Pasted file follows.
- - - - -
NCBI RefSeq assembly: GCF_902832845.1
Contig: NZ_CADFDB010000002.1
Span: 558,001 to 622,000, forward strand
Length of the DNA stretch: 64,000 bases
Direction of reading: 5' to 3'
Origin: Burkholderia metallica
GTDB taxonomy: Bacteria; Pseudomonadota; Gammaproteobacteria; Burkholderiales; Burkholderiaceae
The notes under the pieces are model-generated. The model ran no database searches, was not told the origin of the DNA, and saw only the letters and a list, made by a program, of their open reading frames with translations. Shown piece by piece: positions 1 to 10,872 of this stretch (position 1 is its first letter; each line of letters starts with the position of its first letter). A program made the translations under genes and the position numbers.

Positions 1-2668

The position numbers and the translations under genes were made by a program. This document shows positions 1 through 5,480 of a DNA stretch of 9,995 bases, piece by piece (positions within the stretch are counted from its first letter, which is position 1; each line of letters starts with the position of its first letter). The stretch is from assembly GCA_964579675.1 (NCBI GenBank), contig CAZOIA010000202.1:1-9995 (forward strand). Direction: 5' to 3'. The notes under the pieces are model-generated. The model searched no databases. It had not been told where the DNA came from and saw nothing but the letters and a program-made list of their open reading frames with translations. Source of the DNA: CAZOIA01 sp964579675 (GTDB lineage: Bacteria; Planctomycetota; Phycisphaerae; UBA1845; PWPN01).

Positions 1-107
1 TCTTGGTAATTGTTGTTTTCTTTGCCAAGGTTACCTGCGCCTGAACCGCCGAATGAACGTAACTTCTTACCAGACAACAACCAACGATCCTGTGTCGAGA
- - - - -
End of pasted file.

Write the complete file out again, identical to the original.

NCBI RefSeq assembly: GCF_902832845.1
Contig: NZ_CADFDB010000002.1
Span: 558,001 to 622,000, forward strand
Length of the DNA stretch: 64,000 bases
Direction of reading: 5' to 3'
Origin: Burkholderia metallica
GTDB taxonomy: Bacteria; Pseudomonadota; Gammaproteobacteria; Burkholderiales; Burkholderiaceae
The notes under the pieces are model-generated. The model ran no database searches, was not told the origin of the DNA, and saw only the letters and a list, made by a program, of their open reading frames with translations. Shown piece by piece: positions 1 to 10,872 of this stretch (position 1 is its first letter; each line of letters starts with the position of its first letter). A program made the translations under genes and the position numbers.

Positions 1-2668

The position numbers and the translations under genes were made by a program. This document shows positions 1 through 5,480 of a DNA stretch of 9,995 bases, piece by piece (positions within the stretch are counted from its first letter, which is position 1; each line of letters starts with the position of its first letter). The stretch is from assembly GCA_964579675.1 (NCBI GenBank), contig CAZOIA010000202.1:1-9995 (forward strand). Direction: 5' to 3'. The notes under the pieces are model-generated. The model searched no databases. It had not been told where the DNA came from and saw nothing but the letters and a program-made list of their open reading frames with translations. Source of the DNA: CAZOIA01 sp964579675 (GTDB lineage: Bacteria; Planctomycetota; Phycisphaerae; UBA1845; PWPN01).

Positions 1-107
1 TCTTGGTAATTGTTGTTTTCTTTGCCAAGGTTACCTGCGCCTGAACCGCCGAATGAACGTAACTTCTTACCAGACAACAACCAACGATCCTGTGTCGAGA